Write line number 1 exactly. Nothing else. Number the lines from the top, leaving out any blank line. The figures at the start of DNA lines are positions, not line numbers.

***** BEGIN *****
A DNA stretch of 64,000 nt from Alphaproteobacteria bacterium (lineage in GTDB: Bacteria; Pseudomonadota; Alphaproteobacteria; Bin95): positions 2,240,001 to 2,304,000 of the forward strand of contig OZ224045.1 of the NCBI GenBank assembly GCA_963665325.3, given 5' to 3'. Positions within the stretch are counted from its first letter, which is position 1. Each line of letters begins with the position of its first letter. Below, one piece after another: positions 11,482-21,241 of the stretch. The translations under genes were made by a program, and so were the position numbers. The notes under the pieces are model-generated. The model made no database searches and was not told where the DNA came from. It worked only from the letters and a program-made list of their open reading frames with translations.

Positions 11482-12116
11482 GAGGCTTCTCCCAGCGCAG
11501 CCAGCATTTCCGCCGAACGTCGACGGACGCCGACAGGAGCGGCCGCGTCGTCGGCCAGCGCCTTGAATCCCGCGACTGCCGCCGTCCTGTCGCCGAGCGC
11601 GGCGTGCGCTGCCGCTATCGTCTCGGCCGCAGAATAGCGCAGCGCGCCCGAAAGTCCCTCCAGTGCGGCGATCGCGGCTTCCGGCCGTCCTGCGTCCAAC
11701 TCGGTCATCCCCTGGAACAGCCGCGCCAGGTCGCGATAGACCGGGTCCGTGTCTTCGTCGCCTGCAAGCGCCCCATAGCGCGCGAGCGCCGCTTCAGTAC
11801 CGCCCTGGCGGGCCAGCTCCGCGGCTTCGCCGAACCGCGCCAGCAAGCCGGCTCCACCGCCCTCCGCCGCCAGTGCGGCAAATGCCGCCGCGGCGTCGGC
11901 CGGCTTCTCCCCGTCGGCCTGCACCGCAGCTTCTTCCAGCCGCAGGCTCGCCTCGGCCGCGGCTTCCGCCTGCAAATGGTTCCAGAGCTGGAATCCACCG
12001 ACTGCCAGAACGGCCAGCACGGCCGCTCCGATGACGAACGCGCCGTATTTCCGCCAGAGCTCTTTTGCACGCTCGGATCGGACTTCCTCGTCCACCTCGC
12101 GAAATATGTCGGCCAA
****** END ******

A DNA stretch of 64,000 nt from Alphaproteobacteria bacterium (lineage in GTDB: Bacteria; Pseudomonadota; Alphaproteobacteria; Bin95): positions 2,240,001 to 2,304,000 of the forward strand of contig OZ224045.1 of the NCBI GenBank assembly GCA_963665325.3, given 5' to 3'. Positions within the stretch are counted from its first letter, which is position 1. Each line of letters begins with the position of its first letter. Below, one piece after another: positions 11,482-21,241 of the stretch. The translations under genes were made by a program, and so were the position numbers. The notes under the pieces are model-generated. The model made no database searches and was not told where the DNA came from. It worked only from the letters and a program-made list of their open reading frames with translations.